“I drink it any time of day or night,” he answered, turning around in a circle as he walked through the door to get a good look at the interior of the shop. “Coffee is much needed in my line of work.”

“Oh yeah?”

“Early morning adventures, or long days that require a lot of caffeine,” he said with levity, settling himself down at the stools in front of the shop’s espresso machines and glass-domed cake stands. She gestured toward the plate that had a lone scone under it, inviting him to take it. “I guess coffee’s your line of work too. Obviously.”

She laughed lightly, then moved behind the counter. The espresso machine and french press had already been cleaned and shut down for the night, but she often used the traditional drip coffee machine to brew a quick cup for herself. Or for the few customers who claimed they didn’t need “fancy” drinks.

“Straight black? Cream, sugar?” she asked, holding up the coffee pot for Dixon to consider.

“Surprise me.”

They grew silent as she measured the dark roast grounds into the filter, and filled the top of the machine with the right amount of water for two cups. It began to gurgle and soon its scent began to cascade into the room. Savannah pulled whole milk from the refrigerator, then a saucepan from the cabinet behind her and began to heat the milk on the shop’s stove. Still working in silence, the milk began to steam and foam slightly.

She looked to Dixon, who sat on the stool watching her intently.

“This is your thing, isn’t it?” he asked. “I can tell. You love it.”

“I do,” she answered honestly, turning the temperature down on the milk and bringing it to the coffee maker. She divided the milk between two large clay mugs, added coffee to each, and stirred. She added a dash of cinnamon to each, and set Dixon’s mug in front of him.

“Lazy cafe au lait, with a little extra touch on top,” she said, pushing sugar in his direction as well. “You can sweeten it if you need to.”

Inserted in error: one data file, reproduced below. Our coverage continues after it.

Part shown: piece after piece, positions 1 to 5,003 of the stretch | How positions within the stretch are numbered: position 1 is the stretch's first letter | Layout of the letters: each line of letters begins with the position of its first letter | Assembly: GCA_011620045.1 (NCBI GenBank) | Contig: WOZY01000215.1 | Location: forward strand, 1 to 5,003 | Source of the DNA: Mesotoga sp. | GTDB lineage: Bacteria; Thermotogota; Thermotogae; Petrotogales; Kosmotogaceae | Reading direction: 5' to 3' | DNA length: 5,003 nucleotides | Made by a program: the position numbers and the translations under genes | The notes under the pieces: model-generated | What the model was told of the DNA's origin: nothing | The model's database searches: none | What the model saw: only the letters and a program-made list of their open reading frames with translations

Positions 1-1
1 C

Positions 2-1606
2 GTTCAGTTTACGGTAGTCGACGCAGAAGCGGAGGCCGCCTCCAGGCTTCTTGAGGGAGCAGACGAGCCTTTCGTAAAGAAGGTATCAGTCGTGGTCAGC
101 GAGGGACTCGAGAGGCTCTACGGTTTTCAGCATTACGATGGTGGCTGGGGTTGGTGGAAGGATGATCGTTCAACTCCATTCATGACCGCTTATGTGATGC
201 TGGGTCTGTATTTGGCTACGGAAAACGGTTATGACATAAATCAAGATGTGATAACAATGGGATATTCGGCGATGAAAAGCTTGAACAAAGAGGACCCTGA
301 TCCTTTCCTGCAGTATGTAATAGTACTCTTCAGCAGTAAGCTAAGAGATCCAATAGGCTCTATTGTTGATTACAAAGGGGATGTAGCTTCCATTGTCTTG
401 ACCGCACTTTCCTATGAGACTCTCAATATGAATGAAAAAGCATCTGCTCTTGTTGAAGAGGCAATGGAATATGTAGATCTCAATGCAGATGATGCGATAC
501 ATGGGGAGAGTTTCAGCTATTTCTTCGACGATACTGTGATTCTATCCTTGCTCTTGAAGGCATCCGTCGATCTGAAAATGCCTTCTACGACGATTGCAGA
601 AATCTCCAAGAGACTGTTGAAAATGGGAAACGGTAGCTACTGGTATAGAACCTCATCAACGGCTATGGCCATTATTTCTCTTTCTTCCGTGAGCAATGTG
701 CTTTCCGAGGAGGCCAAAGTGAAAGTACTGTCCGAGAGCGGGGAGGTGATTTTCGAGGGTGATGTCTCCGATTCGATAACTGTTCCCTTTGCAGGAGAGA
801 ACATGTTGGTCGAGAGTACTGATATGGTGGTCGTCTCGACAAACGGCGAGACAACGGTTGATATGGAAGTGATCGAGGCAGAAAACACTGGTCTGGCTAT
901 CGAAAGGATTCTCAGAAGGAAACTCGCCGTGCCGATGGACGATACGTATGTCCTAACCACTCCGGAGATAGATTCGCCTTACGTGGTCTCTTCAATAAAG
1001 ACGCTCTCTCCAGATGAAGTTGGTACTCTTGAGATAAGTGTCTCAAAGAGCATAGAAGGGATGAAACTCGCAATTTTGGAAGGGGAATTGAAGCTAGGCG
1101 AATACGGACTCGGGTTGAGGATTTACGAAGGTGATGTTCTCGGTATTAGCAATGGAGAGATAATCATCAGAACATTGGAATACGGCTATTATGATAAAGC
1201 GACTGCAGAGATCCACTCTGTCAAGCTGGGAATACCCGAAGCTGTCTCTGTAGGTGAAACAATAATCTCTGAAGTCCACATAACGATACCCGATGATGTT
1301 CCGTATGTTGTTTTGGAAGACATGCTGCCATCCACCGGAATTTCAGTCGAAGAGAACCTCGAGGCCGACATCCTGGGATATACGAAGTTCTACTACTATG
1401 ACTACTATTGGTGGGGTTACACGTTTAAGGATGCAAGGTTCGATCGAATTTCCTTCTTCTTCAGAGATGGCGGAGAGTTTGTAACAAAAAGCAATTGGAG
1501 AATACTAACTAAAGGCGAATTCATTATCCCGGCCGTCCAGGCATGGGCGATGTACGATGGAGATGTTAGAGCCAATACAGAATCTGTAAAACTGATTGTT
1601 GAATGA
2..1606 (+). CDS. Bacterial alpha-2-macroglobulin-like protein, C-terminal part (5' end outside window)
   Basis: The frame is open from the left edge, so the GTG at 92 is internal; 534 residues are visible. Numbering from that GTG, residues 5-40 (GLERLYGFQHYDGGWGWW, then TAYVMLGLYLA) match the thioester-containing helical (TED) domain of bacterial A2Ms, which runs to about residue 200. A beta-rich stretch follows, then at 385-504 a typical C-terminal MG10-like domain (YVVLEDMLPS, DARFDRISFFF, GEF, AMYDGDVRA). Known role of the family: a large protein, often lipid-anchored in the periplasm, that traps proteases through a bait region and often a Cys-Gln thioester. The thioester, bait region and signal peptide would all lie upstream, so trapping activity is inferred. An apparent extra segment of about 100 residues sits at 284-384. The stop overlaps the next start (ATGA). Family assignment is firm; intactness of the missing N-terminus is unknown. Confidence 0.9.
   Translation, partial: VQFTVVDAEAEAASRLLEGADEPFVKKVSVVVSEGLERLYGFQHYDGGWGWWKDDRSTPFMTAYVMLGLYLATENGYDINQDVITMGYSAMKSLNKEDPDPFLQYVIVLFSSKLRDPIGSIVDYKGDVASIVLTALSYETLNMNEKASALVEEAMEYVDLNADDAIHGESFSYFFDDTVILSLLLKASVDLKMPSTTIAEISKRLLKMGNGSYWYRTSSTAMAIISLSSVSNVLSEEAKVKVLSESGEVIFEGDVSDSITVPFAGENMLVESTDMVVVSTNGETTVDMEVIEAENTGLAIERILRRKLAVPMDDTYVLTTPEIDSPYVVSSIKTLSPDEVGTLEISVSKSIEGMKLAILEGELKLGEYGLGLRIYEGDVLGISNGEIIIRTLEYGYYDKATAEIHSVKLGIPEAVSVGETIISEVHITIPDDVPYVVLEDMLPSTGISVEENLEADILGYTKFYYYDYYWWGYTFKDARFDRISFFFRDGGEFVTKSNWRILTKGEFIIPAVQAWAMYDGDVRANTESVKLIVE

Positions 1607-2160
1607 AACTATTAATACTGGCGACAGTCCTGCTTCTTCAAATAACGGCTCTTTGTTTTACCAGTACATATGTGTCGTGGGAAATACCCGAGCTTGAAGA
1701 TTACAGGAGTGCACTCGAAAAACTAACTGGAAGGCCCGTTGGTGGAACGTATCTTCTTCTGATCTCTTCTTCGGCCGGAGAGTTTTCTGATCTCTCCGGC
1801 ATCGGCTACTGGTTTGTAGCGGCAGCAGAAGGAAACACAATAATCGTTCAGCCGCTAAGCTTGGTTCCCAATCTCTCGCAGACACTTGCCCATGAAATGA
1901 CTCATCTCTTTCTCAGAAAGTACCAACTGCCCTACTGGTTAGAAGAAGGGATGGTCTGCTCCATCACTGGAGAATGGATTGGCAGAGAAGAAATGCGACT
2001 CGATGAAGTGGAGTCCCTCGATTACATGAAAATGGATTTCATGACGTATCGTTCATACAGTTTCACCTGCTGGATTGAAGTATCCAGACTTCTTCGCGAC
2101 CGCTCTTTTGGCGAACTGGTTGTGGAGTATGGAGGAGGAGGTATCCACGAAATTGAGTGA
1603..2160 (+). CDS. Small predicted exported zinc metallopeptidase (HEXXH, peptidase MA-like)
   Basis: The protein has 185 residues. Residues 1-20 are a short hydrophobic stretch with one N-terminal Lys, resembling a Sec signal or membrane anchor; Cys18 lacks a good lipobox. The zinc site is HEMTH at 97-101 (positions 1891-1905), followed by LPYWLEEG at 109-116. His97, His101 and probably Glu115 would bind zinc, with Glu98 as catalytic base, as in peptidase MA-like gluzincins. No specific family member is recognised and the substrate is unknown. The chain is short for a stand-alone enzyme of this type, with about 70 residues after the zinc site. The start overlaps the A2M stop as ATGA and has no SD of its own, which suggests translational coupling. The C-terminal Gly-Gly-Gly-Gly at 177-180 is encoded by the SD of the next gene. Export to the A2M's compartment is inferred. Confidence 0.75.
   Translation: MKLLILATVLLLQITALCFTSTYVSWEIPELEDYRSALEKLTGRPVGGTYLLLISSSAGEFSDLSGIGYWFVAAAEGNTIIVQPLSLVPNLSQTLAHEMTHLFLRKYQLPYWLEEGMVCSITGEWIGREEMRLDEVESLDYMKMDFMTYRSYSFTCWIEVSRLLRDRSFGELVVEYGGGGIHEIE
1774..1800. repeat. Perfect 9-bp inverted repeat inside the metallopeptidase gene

He smiled and sipped from the mug, ignoring the sugar.

“So, tell me about this place,” he said. “Coffee and books together?”

Savannah sat next to him on an adjoining stool, holding her own mug of coffee, and peered at him questioningly.

Not many men her age seemed interested in knowing her story. To be fair, most men her age were either vacationers who had their own lives in order already with families or girlfriends, or friends she’d known since she was in elementary school.

His casual grin told her it was okay to share with him, and she began the story of spending her teenage years with her aunt in the shop. Of deciding to stay in town after graduation, despite everyone else’s protestations otherwise. Of losing her aunt to cancer the day after Savannah’s 20th birthday. Of finding out that Kristin had left the coffee shop to her. Of changing the name from ‘Respite Coffee Shop’ to ‘Read and Respite’ and doing all the hard work to make it successful. Of why she loved it so much.

She talked in a rush, words spilling over each other. When she stopped to take a breath after sharing, she looked at Dixon a bit sheepishly.

“Too much?”

He shook his head.

“Seems like maybe you needed to get that out?”

She nodded.

“Everyone in my life knows the story, but it’s nice to tell someone new. I guess I need to reassure myself sometimes.”

“That you’ve done the right thing? Taken the right path?”

She wondered if Dixon himself had a story. Had an uncomfortable path? Had a sense of victory?

“Yeah, I suppose,” she answered, realizing her mug still sat full in front of her. Dixon’s, on the other hand, was almost empty. She decided she needed to change the subject.

“What about you? How did you become a guy in a van?”